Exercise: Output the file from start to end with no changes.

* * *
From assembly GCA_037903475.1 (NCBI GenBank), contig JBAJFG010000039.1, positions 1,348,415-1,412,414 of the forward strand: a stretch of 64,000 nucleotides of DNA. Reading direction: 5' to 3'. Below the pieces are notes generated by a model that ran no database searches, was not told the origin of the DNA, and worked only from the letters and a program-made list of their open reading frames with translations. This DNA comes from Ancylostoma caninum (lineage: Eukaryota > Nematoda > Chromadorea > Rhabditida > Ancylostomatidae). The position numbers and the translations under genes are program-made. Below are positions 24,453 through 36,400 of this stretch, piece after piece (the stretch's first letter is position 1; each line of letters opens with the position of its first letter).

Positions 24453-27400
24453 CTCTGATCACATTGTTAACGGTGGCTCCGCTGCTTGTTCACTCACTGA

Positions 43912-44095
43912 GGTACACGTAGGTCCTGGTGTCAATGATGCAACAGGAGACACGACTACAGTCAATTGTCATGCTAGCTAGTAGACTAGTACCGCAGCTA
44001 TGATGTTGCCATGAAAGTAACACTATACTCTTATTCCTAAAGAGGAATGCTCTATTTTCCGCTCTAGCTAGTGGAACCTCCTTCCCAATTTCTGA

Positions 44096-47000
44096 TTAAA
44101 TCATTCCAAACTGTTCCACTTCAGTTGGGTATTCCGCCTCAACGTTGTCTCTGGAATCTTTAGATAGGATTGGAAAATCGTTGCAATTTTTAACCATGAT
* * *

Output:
From assembly GCA_037903475.1 (NCBI GenBank), contig JBAJFG010000039.1, positions 1,348,415-1,412,414 of the forward strand: a stretch of 64,000 nucleotides of DNA. Reading direction: 5' to 3'. Below the pieces are notes generated by a model that ran no database searches, was not told the origin of the DNA, and worked only from the letters and a program-made list of their open reading frames with translations. This DNA comes from Ancylostoma caninum (lineage: Eukaryota > Nematoda > Chromadorea > Rhabditida > Ancylostomatidae). The position numbers and the translations under genes are program-made. Below are positions 24,453 through 36,400 of this stretch, piece after piece (the stretch's first letter is position 1; each line of letters opens with the position of its first letter).

Positions 24453-27400
24453 CTCTGATCACATTGTTAACGGTGGCTCCGCTGCTTGTTCACTCACTGA

Positions 43912-44095
43912 GGTACACGTAGGTCCTGGTGTCAATGATGCAACAGGAGACACGACTACAGTCAATTGTCATGCTAGCTAGTAGACTAGTACCGCAGCTA
44001 TGATGTTGCCATGAAAGTAACACTATACTCTTATTCCTAAAGAGGAATGCTCTATTTTCCGCTCTAGCTAGTGGAACCTCCTTCCCAATTTCTGA

Positions 44096-47000
44096 TTAAA
44101 TCATTCCAAACTGTTCCACTTCAGTTGGGTATTCCGCCTCAACGTTGTCTCTGGAATCTTTAGATAGGATTGGAAAATCGTTGCAATTTTTAACCATGAT